DAVID: I’m not sure how to describe a Polyorchard show. There is a reason there is no official biography of Polyorchard or any attempts at defining Polyorchard. Labels and definitions serve to only limit what we do and this group was specifically formed to work without limits. This is impossible of course, as we are all limited by our physical brains, by our knowledge, ideas, and experiences, but working within the impossible is a beautiful thought.
Ideally, what you’ll get is something that is surprising and different, something that operates on a high level of both intelligence and intuition, regardless of the material being performed. A Polyorchard show might operate at the edges of sound, it could be barely audible or it could be so loud you have hearing damage for years (my ears are still ringing from our show with Merzbow in 2013). It could be fully acoustic or involving piles of electronics and balloons. It could be something closely aligned with Albert Ayler or something more related to Eva-Maria Houben. We could be performing pieces by Jackson Mac Low or Hildegard von Bingen or by someone in the band. We could be working with spontaneous compositions or highly notated structures, using traditional European notation or some form of concrete poetry, graphic scores, text, or just about any other way you can think of to share musical ideas.
The goal with Polyorchard is to consistently deliver performances at a very high level that boggle the mind and leave a smile on the face of the performers and the audience. I can’t change the world in any large way, but maybe we can make life better for everyone if only for a few minutes.
Photo by Brandon Pierce
FLON: What’s next? Is Polyorchard going to tour? Do you have plans for any other collaborations soon?
DAVID: Touring is very difficult, mainly for financial reasons. It’s hard to ask people to leave their jobs and families and to pay their own way on tour. Maybe there are alternate ways of funding tours that don’t require us having good guarantees or selling lots of tickets (which we’re not well known enough to do). This music can’t really be financed just from the small community that actively supports it. It requires support from performing arts organizations of all kinds, financial support through festival bookings, grants and things of that nature, none of which really apply to where Polyorchard is at the moment.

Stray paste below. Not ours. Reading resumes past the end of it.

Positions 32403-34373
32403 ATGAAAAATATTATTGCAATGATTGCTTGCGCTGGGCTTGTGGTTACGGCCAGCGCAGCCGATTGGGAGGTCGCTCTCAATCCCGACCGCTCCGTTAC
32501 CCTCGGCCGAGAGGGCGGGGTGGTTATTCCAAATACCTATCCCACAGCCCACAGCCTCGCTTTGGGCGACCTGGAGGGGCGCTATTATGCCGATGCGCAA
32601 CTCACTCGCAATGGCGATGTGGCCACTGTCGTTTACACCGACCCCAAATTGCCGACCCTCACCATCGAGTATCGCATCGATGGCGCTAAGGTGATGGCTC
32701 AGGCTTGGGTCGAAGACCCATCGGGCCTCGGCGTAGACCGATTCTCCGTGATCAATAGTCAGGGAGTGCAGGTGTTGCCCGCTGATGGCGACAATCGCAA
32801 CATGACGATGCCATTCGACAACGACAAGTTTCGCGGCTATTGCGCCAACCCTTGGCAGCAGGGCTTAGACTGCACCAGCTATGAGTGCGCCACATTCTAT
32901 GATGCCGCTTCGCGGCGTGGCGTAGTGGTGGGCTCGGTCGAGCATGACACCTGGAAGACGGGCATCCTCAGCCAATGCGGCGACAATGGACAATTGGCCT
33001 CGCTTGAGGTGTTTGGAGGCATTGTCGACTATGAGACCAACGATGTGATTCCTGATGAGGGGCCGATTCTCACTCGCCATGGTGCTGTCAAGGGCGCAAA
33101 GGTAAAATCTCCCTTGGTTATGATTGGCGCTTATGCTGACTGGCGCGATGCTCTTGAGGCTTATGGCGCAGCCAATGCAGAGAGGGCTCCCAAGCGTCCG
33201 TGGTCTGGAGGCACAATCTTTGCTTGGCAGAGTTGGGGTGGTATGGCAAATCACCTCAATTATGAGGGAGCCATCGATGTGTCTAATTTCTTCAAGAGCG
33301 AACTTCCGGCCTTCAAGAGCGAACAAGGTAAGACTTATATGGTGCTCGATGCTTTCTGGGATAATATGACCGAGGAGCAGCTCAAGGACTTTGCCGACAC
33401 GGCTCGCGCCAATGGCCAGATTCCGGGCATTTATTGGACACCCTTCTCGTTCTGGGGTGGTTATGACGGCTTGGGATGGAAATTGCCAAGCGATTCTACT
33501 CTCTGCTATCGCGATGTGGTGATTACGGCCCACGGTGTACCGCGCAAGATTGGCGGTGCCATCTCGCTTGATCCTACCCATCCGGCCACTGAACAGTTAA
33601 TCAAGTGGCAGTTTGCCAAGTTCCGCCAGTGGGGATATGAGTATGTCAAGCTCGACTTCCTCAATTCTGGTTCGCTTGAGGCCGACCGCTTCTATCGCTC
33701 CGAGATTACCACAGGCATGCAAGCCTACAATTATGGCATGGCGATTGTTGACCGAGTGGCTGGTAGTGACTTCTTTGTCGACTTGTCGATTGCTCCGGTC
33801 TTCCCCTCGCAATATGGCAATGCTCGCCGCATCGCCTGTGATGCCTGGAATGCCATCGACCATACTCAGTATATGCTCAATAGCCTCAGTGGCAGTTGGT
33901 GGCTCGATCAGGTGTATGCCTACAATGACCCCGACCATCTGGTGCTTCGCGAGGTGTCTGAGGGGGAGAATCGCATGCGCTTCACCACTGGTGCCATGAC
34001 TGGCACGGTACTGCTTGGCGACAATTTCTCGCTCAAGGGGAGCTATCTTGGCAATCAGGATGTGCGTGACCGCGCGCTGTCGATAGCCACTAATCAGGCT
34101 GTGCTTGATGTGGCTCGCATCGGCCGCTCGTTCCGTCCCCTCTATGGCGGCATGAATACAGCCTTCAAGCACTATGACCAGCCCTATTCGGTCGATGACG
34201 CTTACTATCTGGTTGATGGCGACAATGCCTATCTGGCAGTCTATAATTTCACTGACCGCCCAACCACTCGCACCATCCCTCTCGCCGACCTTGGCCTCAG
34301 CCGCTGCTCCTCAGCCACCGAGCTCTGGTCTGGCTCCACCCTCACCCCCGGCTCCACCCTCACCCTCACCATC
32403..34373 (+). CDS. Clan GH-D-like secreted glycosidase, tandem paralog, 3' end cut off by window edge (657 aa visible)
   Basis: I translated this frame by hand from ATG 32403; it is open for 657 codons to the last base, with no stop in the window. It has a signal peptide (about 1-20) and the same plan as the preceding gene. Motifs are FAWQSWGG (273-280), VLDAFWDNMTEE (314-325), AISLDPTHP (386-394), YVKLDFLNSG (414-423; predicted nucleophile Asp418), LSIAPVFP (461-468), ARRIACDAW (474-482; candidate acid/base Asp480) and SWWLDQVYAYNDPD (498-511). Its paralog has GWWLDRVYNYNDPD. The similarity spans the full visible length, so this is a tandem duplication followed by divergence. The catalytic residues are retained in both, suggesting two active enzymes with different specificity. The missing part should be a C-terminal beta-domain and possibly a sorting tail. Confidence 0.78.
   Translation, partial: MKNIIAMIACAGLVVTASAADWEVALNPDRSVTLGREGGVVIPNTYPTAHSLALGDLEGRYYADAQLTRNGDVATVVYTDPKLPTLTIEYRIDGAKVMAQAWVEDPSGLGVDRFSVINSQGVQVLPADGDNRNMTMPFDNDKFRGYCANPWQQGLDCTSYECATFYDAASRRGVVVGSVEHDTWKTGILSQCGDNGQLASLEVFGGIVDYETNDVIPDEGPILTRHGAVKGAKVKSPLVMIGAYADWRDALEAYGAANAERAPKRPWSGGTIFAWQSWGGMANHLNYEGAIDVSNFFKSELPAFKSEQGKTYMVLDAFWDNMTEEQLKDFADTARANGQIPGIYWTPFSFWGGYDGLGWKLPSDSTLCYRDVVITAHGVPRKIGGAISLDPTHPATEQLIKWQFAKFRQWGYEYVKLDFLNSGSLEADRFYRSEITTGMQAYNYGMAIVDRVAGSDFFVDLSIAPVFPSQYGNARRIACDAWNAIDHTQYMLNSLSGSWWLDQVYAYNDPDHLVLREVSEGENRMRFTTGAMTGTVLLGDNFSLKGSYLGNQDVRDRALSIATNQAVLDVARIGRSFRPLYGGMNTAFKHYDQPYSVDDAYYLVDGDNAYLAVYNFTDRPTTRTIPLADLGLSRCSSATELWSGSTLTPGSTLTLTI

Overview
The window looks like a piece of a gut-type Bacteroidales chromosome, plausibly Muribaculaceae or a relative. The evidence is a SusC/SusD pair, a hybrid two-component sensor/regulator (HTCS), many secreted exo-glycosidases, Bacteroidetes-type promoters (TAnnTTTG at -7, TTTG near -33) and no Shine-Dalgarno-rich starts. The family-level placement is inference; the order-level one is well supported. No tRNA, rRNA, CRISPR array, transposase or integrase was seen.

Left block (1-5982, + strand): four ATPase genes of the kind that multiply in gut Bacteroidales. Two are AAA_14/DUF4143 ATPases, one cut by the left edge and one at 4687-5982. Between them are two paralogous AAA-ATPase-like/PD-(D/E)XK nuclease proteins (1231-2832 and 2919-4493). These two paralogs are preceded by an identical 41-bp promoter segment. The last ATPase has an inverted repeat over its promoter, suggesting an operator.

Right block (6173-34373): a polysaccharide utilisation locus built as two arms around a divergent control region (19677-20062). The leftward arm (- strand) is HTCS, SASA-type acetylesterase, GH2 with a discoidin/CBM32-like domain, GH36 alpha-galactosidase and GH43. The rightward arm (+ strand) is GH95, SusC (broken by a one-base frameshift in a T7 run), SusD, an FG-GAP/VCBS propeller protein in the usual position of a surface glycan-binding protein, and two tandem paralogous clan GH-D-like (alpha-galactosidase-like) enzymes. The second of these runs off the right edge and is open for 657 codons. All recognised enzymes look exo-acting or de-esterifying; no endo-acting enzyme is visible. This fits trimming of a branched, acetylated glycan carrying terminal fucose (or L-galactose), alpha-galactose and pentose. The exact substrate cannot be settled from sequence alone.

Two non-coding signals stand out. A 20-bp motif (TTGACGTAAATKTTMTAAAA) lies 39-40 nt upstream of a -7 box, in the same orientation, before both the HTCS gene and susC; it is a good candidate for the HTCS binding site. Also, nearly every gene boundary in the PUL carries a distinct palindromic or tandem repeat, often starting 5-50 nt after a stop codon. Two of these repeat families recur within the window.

There will be some touring next year, but it will mostly be day trips around our base here in North Carolina. Until I figure out the funding problem that is our only realistic option. Even though I try my best to keep Polyorchard separate from our weird reality, money is and probably always will be a problem.
I also initiated a commissioning project this year, asking other composers and performers from outside the band to write pieces for us. I am very happy with Polyorchard, I think we generally do interesting work, but the only way I can figure to get outside of our heads is to literally have an outside influence. The goal is to meet the composers halfway, to pull us out of our regular patterns and comfort zones, to shake everything up as much as possible. So far we’ve performed pieces written for us by Will Redman, D. Edward Davis, and Andrew Weathers. Future pieces are being composed by Sarah Hennies, Jon Mueller, John Chantler, Raven Chacon, and other unusual people from around the world.
We have a Monday night residency coming up at Neptune’s Parlour in December. The Exsufflation Series is an ongoing monthly showcase at The Carrack. We’ll be giving the US premiere of Estudios Edafonicos by the great Chilean composer Alan Courtis on December 18th. There are other plans for the new year, and the one after that, but the ideas are still to hazy to discuss publicly.
FLON: Well, definitely keep us posted!